February 24, 2023
“Four Indigenous artists from the NWT had the opportunity last week to attend a national conference to promote the Proudly Indigenous Crafts and Designs(link is external) (PIC&D) brand, thanks to support from ITI’s NWT Arts Program and the Seals and Sealing Network (SSN) — a subcommittee of the Fur Institute of Canada.
The SSN mission is to bring together Canada’s sealing industry harvesters, processors, manufacturers, retailers, and Indigenous artists to promote and market high quality and sustainable Canadian Seal Products. More specifically, PIC&D is a partnership project between the Department of ITI (GNWT), the Department of Economic Development and Tourism (Government of Nunavut), and SSN, which aims to market and advocate for the use of sealskin in craft and design made by Indigenous artists. Partners are working to grow this platform to include Indigenous sealskin artists from across Canada, to show the importance and cultural connection to seal.
The PIC&D booth at the high-profile Northern Lights Business & Cultural Showcase(link is external) in Ottawa Feb 9-11, 2023 showcased four NWT artists that sell on the PIC&D e-commerce platform, providing an opportunity for them to share the story of their beautiful creations with delegates at the prestigious conference and to the general public of Ottawa. Over the course of three days, approximately 60 artists from across Inuit Nunangat participated in the pavilion’s marketplace doubling sales totals from the 2020 gathering. The resounding success confirms the interest that exists in Indigenous arts and crafts, and the public’s desire to support this beloved aspect of the traditional economy.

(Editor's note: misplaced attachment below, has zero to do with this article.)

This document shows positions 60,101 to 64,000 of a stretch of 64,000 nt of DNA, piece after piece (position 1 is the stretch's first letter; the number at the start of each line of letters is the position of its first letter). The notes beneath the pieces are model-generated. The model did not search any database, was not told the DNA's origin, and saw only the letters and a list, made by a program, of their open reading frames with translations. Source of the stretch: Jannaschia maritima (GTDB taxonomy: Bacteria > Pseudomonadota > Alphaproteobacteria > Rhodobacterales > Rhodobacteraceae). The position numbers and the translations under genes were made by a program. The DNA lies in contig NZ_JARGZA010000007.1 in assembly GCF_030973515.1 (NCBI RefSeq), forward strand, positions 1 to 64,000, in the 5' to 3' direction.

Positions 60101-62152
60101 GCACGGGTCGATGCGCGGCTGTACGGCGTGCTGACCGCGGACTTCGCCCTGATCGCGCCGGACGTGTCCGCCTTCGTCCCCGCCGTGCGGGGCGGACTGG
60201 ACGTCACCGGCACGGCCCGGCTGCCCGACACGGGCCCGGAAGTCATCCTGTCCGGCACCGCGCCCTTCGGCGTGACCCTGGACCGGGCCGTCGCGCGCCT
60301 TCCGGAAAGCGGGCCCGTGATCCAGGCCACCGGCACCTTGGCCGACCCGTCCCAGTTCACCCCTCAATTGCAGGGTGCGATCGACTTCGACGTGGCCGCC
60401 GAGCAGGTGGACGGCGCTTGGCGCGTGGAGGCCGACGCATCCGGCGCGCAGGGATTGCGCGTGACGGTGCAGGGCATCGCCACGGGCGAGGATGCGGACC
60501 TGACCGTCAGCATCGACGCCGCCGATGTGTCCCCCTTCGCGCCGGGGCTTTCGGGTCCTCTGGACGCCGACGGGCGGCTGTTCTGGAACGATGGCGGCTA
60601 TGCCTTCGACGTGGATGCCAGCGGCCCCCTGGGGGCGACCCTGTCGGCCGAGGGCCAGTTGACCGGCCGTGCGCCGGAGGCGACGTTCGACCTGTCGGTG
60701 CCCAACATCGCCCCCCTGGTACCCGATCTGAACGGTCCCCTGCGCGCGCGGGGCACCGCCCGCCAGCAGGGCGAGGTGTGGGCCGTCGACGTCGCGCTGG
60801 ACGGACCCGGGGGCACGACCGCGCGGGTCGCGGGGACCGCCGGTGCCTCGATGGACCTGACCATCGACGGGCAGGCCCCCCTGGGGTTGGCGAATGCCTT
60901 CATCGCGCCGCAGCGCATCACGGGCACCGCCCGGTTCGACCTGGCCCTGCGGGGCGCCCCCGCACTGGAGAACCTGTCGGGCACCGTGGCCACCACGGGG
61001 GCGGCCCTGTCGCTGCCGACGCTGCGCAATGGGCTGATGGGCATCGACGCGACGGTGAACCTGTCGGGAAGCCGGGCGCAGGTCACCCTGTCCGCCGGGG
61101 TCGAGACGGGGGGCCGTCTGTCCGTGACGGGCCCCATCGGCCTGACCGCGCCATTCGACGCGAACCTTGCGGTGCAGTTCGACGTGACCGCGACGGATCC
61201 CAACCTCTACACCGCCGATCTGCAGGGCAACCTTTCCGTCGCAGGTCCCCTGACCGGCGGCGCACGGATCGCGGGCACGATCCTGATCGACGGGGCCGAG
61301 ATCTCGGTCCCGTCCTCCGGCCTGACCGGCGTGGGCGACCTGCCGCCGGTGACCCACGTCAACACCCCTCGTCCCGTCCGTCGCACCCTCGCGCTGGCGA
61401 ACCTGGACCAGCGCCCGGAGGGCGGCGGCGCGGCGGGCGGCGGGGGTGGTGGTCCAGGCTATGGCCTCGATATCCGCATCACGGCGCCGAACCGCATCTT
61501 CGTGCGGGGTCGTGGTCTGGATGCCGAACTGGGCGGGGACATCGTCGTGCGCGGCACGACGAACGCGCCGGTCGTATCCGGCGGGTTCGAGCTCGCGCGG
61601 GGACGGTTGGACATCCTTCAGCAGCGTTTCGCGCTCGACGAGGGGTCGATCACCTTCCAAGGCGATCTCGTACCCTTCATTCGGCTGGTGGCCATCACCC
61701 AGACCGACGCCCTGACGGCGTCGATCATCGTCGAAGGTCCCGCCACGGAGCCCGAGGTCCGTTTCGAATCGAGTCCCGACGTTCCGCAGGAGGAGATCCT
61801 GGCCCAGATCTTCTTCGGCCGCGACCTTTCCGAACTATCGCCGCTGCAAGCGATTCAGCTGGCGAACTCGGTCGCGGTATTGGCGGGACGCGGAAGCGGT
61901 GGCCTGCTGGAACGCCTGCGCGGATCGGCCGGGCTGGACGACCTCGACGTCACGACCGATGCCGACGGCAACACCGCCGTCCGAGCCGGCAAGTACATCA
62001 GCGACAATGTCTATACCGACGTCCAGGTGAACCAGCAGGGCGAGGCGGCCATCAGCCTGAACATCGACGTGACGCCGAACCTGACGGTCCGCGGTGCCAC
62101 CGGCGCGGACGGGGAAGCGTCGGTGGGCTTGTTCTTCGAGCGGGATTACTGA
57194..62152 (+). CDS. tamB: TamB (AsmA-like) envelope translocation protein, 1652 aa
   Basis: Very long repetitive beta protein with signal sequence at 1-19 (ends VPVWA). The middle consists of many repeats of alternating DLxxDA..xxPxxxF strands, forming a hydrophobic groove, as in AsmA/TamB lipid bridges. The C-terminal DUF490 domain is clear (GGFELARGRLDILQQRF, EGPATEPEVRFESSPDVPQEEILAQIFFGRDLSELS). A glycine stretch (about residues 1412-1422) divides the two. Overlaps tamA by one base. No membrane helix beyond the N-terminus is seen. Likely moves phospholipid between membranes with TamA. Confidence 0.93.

The NWT Arts Program(link is external) creates economic opportunities for NWT artists working with sealskin and continues to advocate and educate about the sustainable use of seal in Indigenous arts and culture. ITI’s Manager of Arts and Traditional Economies, Johanna Tiemessen also attended the conference, to support NWT artists and delivered a workshop to all artists on pricing and selling their artwork. While her workshop was developed for NWT artists of the NWT Arts Program, Tiemessen says national events like the Northern Lights Conference can help showcase solutions to shared problems; supporting artists across Canada’s north and helping the whole marketplace develop economic stability.
“It can be a challenge, especially as an artist, to price your work competitively and reach the right audience,” she says, “It’s a challenge that impacts artists across the north, not just in the NWT. The more northern artists understand about the importance of pricing accurately, the more stable the marketplace becomes for authentic handmade art and craft. The more valued these products become in the marketplace, the more profit artists will be able to receive for their work and the more they can contribute to the arts economy of the North.”